Tue. Apr 23rd, 2019

Affected by floods distrust solutions of the Government of Paraguay

Affected by floods distrust solutions of the Government of Paraguay



The inhabitants of Bañado Sur, one of the areas of Asunción hit by the flooding of the Paraguay River, distrust the Government's solutions to this cyclical problem, which has forced some 2,000 families to leave their homes and the Municipal Board to declare the state of emergency this Wednesday.

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For years, the inhabitants of these areas, in the course of the river, listen to different proposals from the different governments, such as the construction of houses or the expansion of the Costanera, as it is known as the river walk that borders the Paraguay River.

None of these initiatives has materialized yet and the neighbors have seen themselves again with water up to their knees and loading their belongings in trucks to relocate to the different shelters scattered around Asunción.

In the process of moving, an activity that has already become routine, several residents of Bañado Sur told Efe that they are already tired of the state promises.

"There is the Costanera, which was going to be done here, with the houses so that it does not get more water, but until now I do not see anything that the Government is helping," Graciela Cubilla told Efe.

Cubilla, 20, had returned home just a few days ago, after leaving the shelter where he was with his family since the last flood.

Now they have returned to pack their things, from clothes to appliances, to start the move back to a shelter in the Saxony neighborhood.

"The water rises and it is deadly, because you see your things how they decompose, you see creatures (children), animals ... From coming and going, material things are broken down and stolen ...", he added.

The last flood of the Paraguay River began just two weeks ago and many of the inhabitants of Bañado, like Graciela Cubillo, have already left their homes because of the water.

In the neighborhood, the changes due to the floods begin to be dealt with normally, after the frequency with which they occur in recent times.

"I live in Bañado, we have been dealing with floods for several years, I have always lived here, but it is being repeated frequently," Hugo Campos, another of the locals, told Efe.

Campos left a year ago in freedom of the Tacumbú prison, in Asunción, and said that "there lives better" than in the shelters that have had to pass since his release because of the floods.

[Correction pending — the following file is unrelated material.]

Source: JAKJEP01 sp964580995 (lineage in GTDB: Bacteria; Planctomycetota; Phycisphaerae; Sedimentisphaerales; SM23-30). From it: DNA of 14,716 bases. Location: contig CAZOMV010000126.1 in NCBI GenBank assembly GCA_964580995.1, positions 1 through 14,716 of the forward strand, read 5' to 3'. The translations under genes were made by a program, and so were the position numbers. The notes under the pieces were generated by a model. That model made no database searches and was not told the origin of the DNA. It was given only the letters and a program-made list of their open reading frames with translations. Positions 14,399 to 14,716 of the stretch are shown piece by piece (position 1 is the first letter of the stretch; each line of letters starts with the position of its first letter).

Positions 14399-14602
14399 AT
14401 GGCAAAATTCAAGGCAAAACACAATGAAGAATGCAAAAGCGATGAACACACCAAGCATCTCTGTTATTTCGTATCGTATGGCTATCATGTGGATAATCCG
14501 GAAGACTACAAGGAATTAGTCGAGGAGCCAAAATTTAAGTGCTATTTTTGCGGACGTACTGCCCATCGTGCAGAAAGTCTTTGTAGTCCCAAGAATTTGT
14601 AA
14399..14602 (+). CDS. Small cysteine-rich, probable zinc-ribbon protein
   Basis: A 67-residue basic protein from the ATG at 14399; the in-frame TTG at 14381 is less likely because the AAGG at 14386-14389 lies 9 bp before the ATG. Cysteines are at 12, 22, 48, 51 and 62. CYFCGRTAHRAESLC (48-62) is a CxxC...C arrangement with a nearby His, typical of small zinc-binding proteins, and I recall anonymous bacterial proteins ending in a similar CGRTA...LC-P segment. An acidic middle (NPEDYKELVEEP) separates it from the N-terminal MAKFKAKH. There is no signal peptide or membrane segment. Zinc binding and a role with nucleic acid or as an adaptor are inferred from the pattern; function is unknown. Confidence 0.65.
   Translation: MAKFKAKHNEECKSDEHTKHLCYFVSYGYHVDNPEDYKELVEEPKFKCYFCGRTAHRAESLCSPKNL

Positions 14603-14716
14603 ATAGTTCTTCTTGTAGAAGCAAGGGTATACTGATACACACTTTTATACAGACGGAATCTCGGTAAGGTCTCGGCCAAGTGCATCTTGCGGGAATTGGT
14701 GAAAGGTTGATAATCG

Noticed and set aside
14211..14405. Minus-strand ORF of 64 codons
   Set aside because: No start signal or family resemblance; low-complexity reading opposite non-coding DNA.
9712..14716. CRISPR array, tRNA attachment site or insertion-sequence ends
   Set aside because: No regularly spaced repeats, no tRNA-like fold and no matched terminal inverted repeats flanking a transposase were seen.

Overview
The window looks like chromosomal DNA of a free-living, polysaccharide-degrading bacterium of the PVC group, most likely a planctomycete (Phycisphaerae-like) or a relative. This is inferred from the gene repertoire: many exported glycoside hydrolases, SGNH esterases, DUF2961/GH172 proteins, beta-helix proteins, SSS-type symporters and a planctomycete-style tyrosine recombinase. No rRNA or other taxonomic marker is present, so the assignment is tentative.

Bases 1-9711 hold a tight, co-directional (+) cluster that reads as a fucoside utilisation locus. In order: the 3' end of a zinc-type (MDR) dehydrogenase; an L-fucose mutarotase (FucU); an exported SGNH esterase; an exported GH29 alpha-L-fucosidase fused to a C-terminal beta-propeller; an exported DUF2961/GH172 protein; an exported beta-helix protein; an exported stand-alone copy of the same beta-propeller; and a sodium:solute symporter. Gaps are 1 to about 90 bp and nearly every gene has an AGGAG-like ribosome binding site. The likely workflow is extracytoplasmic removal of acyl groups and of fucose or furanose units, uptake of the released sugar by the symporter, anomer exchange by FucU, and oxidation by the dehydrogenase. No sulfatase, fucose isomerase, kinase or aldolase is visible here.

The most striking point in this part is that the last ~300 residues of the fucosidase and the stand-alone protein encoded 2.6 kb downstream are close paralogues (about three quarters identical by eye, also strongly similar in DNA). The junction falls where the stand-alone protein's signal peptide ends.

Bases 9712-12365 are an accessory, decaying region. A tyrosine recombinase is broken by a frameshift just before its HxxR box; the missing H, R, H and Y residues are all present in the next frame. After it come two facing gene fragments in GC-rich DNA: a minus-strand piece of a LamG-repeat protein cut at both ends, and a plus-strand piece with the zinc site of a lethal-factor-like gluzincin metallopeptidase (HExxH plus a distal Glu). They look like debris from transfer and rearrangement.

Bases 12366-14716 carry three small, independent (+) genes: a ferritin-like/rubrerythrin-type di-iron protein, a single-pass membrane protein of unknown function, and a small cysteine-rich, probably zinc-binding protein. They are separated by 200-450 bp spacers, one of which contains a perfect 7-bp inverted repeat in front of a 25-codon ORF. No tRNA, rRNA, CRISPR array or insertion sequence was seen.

"It is said that some houses will be made for the Bathed, but several years ago that is being said and never, I do not trust, this new president (Mario Abdo Benítez) is a shit," he said.

For the moment, those houses in height have not arrived, although from the Bañado, with the water covering the houses up to a height of half a meter, you can see the new profile of Asunción, with high buildings in the most developed areas of the capital.

Rocío Domínguez does not trust the projects of the State either, and she longs to go to live "far away", "where it is not that low".

"I do not trust, I do not have hope in them, they never help us," he explained.

Like other families, his family has also had to pay the freight from their home to the shelter, since the actions of the National Emergency Secretariat (SEN) and the Army do not always arrive on time.

"The SEN helps us, but now we do not get a truck and we have to see on our own, the people who are in the background and who took all the water there are coming on their own," Domínguez said.

Transport costs range from 100,000 guaranies (about 16 dollars) to 400,000 guaranies (about 65 dollars), high figures for families in which in many cases only one of its members works or who work in informal jobs.

The SEN has about 16 trucks to enter the interior of the Bañados, where they load logs, sheets, mattresses, appliances and even grills for the victims to try to rebuild their lives for as long as they stay in the shelters.

The Municipal Board of Asuncion declared Wednesday the state of emergency due to floods for a period of 90 days.

In the city there are 2,000 displaced families, a figure that reaches 20,000 families throughout the country.

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